- If you don’t have anything good to say about a tenant and the tenancy, then it’s a better idea to refuse writing the letter altogether. This is a better option because if you write a good letter for a bad tenant, then the landlord of the tenant can hold you legally responsible, using the letter as evidence.
- Once you have all these information on hand, it’s time to start writing your letter. Open the software of your choice and format the page. Set the fonts and margins as if you would a business letter. You can either print on a letterhead or type your address at the top of your letter before you start.
- Start with the salutation. Make it a general one if you don’t know who your letter is for. If you do know the name of the person, then you can write his/her name.
- After the salutation, you can go ahead and state all the facts you had gathered. A reference letter from landlord doesn’t have to be a long one. In fact, the shorter it is, the higher the likelihood is that the reader will read the whole letter.
- You can write a short paragraph for each of the elements you learned about in the previous section of this article. Complaints aren’t necessarily negative – especially if there was a good reason behind the complaint and if the tenant had resolved the issue himself/herself. Then you can highlight this fact in favor of the tenant.
- After you’ve stated all the facts needed, place a statement which invited the reader to contact you if there are any questions. Give your own contact details so that the potential future landlord can contact you if any issues arise. You can give your phone number as well as your email address.
- Once done, close your letter. Include a closing, your name and be sure to insert spaces above your name so you can affix your signature once it’s printed out. Once printed, sign the letter with a blue or black pen.
- Although it’s not a good idea to write negative references, it’s also not advisable to write a letter which is too positive. When you praise the tenant too much, potential landlords might suspect that your sentiments are fake and you’re actually trying to get rid of the tenant. Instead, try to be objective but in a positive way.
- Also as you are writing your letter, be honest. You don’t have to add any statements which aren’t true just to help out the tenant. Lying is never a good idea.
- Before printing your letter, proofread it more than once. Set it aside for a while then when you’ve had time to rest and rethink, go through it again. Then you can spot any missing words, misspellings and errors in grammar or punctuation. It’s a good idea to read your letter out loud – this is one way to find mistakes.
- When you’re sure your letter is correct, then you can print it out. Sign the letter then mail it to the landlord or hand it to the tenant if that’s what he/she requested. Either way, make another copy of the letter for yourself and file it with your other property related documents.
- When you are writing the letter, also keep in mind that at one point or another your tenant will most likely read it. That’s why if there are any “negative facts” which are included, it’s better to show the tenant beforehand. Then you will have a chance to discuss why those points are in the letter.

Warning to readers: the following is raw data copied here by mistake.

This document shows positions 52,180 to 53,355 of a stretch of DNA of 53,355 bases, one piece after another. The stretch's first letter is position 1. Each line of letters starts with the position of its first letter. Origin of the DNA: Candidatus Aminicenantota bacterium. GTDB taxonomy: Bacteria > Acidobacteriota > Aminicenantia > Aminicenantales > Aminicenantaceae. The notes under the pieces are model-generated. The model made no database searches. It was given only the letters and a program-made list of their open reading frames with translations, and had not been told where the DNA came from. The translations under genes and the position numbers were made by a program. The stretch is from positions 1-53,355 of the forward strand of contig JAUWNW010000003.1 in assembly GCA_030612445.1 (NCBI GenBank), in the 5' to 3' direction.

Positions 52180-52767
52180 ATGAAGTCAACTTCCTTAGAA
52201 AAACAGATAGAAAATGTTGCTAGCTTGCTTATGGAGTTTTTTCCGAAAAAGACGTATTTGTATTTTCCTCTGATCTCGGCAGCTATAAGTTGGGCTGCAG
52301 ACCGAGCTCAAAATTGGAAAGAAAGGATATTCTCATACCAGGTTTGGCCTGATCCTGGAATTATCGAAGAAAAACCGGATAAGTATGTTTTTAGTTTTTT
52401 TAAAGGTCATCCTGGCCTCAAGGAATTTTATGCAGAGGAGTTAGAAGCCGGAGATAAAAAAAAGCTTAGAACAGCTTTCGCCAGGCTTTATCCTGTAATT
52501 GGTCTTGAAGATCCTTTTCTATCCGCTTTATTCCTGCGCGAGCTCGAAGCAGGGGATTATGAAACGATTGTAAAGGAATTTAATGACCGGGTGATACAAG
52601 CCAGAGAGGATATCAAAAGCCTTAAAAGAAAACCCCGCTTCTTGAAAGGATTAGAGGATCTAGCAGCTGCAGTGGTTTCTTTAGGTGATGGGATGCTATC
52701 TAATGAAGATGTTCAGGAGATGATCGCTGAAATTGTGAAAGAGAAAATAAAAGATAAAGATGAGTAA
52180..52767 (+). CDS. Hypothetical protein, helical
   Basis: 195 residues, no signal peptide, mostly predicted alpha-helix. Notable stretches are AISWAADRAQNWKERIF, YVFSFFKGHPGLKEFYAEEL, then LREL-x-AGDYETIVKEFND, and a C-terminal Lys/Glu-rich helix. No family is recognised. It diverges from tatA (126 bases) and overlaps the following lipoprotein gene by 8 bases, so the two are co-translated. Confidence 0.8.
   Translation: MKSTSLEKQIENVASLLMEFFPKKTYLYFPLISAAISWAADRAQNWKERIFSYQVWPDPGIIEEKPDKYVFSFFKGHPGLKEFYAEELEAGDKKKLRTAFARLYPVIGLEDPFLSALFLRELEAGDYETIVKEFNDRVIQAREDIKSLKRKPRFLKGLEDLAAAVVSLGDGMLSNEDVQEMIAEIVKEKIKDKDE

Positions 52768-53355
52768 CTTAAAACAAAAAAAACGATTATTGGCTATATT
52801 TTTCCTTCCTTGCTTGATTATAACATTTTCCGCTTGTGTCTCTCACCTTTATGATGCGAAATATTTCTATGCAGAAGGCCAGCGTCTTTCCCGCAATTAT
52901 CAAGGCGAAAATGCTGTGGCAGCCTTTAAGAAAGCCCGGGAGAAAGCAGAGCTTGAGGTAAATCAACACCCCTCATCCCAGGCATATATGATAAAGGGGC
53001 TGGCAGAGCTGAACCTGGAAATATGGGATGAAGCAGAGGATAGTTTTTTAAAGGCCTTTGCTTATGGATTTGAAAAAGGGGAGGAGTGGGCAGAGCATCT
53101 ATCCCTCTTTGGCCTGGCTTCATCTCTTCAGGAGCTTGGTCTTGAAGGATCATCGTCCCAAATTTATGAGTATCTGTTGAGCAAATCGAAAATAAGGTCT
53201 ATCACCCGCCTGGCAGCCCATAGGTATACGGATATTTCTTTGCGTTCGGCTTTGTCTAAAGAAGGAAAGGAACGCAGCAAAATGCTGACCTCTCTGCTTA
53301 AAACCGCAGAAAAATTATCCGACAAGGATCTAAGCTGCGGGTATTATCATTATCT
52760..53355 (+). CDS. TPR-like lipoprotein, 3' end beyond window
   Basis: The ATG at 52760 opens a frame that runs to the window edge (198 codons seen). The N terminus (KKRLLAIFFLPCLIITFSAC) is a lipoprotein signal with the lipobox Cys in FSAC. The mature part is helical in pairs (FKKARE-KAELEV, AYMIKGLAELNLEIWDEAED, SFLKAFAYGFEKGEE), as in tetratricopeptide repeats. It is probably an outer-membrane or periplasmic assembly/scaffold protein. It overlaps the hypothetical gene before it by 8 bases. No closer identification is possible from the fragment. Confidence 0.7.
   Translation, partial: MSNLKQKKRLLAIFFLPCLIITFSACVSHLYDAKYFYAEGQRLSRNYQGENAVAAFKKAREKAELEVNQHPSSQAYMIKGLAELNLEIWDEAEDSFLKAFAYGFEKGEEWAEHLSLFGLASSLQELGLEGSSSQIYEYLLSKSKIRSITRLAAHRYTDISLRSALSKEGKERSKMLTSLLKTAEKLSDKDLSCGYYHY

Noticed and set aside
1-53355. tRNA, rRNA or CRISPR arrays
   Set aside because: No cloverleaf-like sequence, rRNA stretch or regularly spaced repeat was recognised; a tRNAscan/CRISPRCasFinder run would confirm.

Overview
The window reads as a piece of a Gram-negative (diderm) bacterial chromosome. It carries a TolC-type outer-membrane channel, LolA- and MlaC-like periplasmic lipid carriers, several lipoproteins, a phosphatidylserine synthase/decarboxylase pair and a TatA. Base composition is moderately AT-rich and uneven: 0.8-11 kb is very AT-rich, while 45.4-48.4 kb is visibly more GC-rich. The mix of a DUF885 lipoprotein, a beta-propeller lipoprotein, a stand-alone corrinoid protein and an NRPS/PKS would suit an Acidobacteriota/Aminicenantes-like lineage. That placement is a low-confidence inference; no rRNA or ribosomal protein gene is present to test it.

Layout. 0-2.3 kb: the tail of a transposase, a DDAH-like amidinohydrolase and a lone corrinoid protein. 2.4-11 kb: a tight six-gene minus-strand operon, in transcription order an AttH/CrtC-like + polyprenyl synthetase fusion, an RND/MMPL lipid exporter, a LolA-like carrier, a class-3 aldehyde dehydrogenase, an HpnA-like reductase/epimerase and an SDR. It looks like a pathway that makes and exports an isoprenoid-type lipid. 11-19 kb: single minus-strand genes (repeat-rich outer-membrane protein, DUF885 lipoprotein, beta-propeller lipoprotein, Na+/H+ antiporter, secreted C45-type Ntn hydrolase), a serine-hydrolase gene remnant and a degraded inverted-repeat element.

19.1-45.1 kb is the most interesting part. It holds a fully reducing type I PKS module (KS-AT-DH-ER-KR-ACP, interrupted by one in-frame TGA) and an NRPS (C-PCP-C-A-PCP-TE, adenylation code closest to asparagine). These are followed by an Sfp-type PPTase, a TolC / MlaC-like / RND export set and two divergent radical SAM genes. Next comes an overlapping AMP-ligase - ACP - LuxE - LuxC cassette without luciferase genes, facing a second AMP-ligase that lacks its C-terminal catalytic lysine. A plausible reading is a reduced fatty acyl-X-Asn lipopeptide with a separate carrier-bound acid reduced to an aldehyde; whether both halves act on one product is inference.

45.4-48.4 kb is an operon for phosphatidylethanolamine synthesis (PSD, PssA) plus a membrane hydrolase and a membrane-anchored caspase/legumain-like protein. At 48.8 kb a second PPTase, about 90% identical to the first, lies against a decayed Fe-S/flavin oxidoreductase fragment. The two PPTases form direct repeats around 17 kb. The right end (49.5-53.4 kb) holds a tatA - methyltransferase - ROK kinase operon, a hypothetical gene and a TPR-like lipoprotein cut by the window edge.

There you go, steps and tips to guide you as you are writing the letter. Now there are times when you will have to fill up a form instead of making a letter yourself. In cases like these, you need to know what the form contains so you can prepare for it.
What Do a Landlord Reference Forms Contain?
Instead of writing a letter yourself, you can also fill in a landlord reference form. These are forms which already contain a lot of relevant information and all you have to do as a landlord is fill in the blanks. Typically, landlord reference forms contain:
- The name, address and contact details of the landlord. The contact details are the home number, mobile phone number and email address.
- The address of the apartment or home which was rented out by the tenant.
- The dates the tenant had lived in the apartment or home. Start date and end date must be indicated.
- Whether the tenant gave prior notice before moving out.
- The amount of rent the tenant paid for each month. Also a question whether the tenant still owes the landlord any back rent.
- Questions on whether or not and how frequently the tenant:
- paid for the rent late
- demanded a rent notice
- was given an eviction notice
- Questions on how well the tenant maintained the cleanliness and upkeep of the rented property.
- Whether or not the tenant let any unauthorized people live in the rented property.
- Whether or not you received any complaints from neighbors about the tenant. If there were any complaints, you may have to elaborate on it.
- Whether or not there was any damage to the structure or the contents of the rented property while the tenant was living in it. If there were, did the tenant inform the landlord or not?
- Whether or not the security deposit was returned to the tenant. If not, you have to explain why.
- Whether or not the tenant owned any pets which lived inside the rented property.
- Whether or not the tenant followed or initiated any pest prevention or pest eradication procedures.
- Whether or not you will agree to rent to the tenant/s again. If not, you may have to give your reasons why.
- Then at the end, you have to affix your signature as the landlord to make the form official.